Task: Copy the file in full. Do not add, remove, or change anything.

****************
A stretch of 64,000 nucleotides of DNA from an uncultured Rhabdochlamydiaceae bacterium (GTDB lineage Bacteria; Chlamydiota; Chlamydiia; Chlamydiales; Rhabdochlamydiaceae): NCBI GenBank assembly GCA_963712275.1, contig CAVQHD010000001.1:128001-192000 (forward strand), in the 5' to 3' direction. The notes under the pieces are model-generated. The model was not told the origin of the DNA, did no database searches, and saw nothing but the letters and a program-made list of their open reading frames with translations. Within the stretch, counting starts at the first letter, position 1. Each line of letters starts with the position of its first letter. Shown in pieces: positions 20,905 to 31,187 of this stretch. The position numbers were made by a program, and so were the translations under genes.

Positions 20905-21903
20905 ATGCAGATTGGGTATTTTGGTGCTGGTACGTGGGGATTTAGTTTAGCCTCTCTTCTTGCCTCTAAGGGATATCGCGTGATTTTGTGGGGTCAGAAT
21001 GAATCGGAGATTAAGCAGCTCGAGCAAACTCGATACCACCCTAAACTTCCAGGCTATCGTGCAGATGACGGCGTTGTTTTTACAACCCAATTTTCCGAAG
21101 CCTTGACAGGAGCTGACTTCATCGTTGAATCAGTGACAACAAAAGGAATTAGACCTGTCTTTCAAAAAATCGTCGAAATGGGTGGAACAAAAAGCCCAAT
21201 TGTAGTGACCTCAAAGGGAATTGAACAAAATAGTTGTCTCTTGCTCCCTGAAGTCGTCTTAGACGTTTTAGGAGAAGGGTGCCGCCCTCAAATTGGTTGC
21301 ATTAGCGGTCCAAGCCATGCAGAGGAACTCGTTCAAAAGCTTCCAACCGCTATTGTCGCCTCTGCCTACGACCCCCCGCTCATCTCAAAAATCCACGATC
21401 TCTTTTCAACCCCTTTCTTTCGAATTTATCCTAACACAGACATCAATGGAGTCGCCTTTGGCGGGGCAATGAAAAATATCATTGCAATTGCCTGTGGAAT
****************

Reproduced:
A stretch of 64,000 nucleotides of DNA from an uncultured Rhabdochlamydiaceae bacterium (GTDB lineage Bacteria; Chlamydiota; Chlamydiia; Chlamydiales; Rhabdochlamydiaceae): NCBI GenBank assembly GCA_963712275.1, contig CAVQHD010000001.1:128001-192000 (forward strand), in the 5' to 3' direction. The notes under the pieces are model-generated. The model was not told the origin of the DNA, did no database searches, and saw nothing but the letters and a program-made list of their open reading frames with translations. Within the stretch, counting starts at the first letter, position 1. Each line of letters starts with the position of its first letter. Shown in pieces: positions 20,905 to 31,187 of this stretch. The position numbers were made by a program, and so were the translations under genes.

Positions 20905-21903
20905 ATGCAGATTGGGTATTTTGGTGCTGGTACGTGGGGATTTAGTTTAGCCTCTCTTCTTGCCTCTAAGGGATATCGCGTGATTTTGTGGGGTCAGAAT
21001 GAATCGGAGATTAAGCAGCTCGAGCAAACTCGATACCACCCTAAACTTCCAGGCTATCGTGCAGATGACGGCGTTGTTTTTACAACCCAATTTTCCGAAG
21101 CCTTGACAGGAGCTGACTTCATCGTTGAATCAGTGACAACAAAAGGAATTAGACCTGTCTTTCAAAAAATCGTCGAAATGGGTGGAACAAAAAGCCCAAT
21201 TGTAGTGACCTCAAAGGGAATTGAACAAAATAGTTGTCTCTTGCTCCCTGAAGTCGTCTTAGACGTTTTAGGAGAAGGGTGCCGCCCTCAAATTGGTTGC
21301 ATTAGCGGTCCAAGCCATGCAGAGGAACTCGTTCAAAAGCTTCCAACCGCTATTGTCGCCTCTGCCTACGACCCCCCGCTCATCTCAAAAATCCACGATC
21401 TCTTTTCAACCCCTTTCTTTCGAATTTATCCTAACACAGACATCAATGGAGTCGCCTTTGGCGGGGCAATGAAAAATATCATTGCAATTGCCTGTGGAAT